In 2015, EA would open itself to publishing smaller productions by companies they do not directly own, such as Unravel. Their 2017 title Star Wars: Battlefront II would come at the peak of public attention over the loot box monetization system, which many companies were using at the time. EA was perceived as the clearest example of such practices, and faced legal issues in multiple countries over it. In the same year, they acquired Respawn Entertainment.

In October 2019, EA would return to publishing their PC games on Steam, but largely with an additional EA account requirement and/or Origin integration. In 2020, they would rebrand their EA Access subscription system to EA Play, and would offer it on non-Origin storefronts such as Steam and Microsoft Store's Windows Apps section in addition to the Xbox and PlayStation stores it was available on previously. In the same year, they outbid Take-Two Interactive Software to acquire Codemasters.

In 2023, the company split its operations to two labels - EA Sports and EA Entertainment, with studios meant to be assigned to one of them.

Known subsidiaries

Names in italics used to be subsidiaries, but no longer are as they were closed or sold off.

Labels and product lines used by the company

Acquired development studios and companies

Established development studios

Known distribution offices: Australia, Brazil, China, Czechia, Denmark, France, Germany, Hungary, Italy, Japan (former), Japan (current), Mexico, The Netherlands, New Zealand, Poland, Russia, Singapore, South Africa, South Korea, Spain, Sweden (proper), Sweden (Nordic), Thailand, United Kingdom, United States.

Credited on 2,190 Games from 1983 to 2024

Displaying most recent · View all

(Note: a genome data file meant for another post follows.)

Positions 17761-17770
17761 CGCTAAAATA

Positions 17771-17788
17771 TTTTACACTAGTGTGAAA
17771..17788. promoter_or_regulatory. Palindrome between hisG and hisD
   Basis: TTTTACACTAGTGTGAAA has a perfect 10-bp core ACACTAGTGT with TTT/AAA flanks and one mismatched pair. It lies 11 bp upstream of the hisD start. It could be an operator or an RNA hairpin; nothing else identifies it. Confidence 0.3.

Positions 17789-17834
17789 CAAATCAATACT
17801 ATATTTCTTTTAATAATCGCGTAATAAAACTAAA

Tales of Kenzera: Zau (2024 on Windows, Nintendo Switch, PlayStation 5...)
WRC (2023 on Windows, PlayStation 5, Xbox Series)
NHL 24 (2023 on PlayStation 5, Xbox Series, Xbox One...)
FC 24 (2023 on Windows, PlayStation 4, Xbox One...)
Immortals of Aveum (2023 on Windows, PlayStation 5, Xbox Series)
Madden NFL 24 (2023 on Windows, PlayStation 4, Xbox One...)
F1 23 (2023 on Windows, PlayStation 4, Xbox One...)
F1 23 (Champions Edition) (2023 on Xbox One, PlayStation 5, Xbox Series...)
Super Mega Baseball 4 (2023 on Windows, Nintendo Switch, PlayStation 5...)
The Lord of the Rings: Heroes of Middle-earth (2023 on iPhone, Android, iPad)
Star Wars: Jedi - Survivor (2023 on Windows, PlayStation 5, Xbox Series)
Star Wars: Jedi - Survivor: Deluxe Edition (2023 on Windows, PlayStation 5, Xbox Series)
PGA Tour (2023 on Windows, PlayStation 5, Xbox Series)
MLB Tap Sports Baseball 2023 (2023 on iPhone, Android, iPad)
Wild Hearts (2023 on Windows, PlayStation 5, Xbox Series)
Dead Space (2023 on Windows, PlayStation 5, Xbox Series)
Dead Space (Digital Deluxe Edition) (2023 on Xbox Series, PlayStation 5, Windows)
NFS: Unbound (2022 on Windows, PlayStation 5, Xbox Series)
NHL 23 (2022 on PlayStation 4, Xbox One, PlayStation 5...)
FIFA 23 (2022 on PlayStation 4, Xbox One)

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History +

February 28, 2024

Company lays off 670 employees (5% of its workforce at the time), closes Ridgeline Games (with some staff moving to Ripple Effect Studios) and cancels several projects including Ridgeline's singleplayer Battlefield game and a Star Wars FPS by Respawn Entertainment.

June 20, 2023

As part of an internal reorganization, EA splits its studios into two organizations: EA Entertainment and EA Sports.

March 31, 2023

As part of "a strategic decision (...) to focus on fewer channels", which previously resulted in pulling their games from authorized key resellers, EA delists Codemasters titles from the DRM-free PC game store ZOOM Platform.

January 31, 2023

Company announces the closure of Industrial Toys. Consequently, their soft-launched game at the time, Battlefield Mobile, is cancelled.

October 7, 2022

Origin becomes superseded by the overhauled EA App on Windows, with the macOS version announced for a later date.

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Trivia +

Electronic Arts trades on the NASDAQ under symbol ERTS.

In case you're wondering what's that "ball" doing in the middle of the original EA logo, which is a cube, a sphere, and a tetrahedron (with the cube representing the "E" and the tetrahedron representing the "A"), the answer is nothing. It doesn't stand for anything. :-)

EA's classic corporate logo, consisting of a square, a triangle and a circle, was devised by Barry Deutsch of Steinhilber Deutsch and Gard design firm. The three shapes were meant to stand for the "basic alphabet of graphic design." The shapes were rasterized to connote technology.

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Related Web Sites +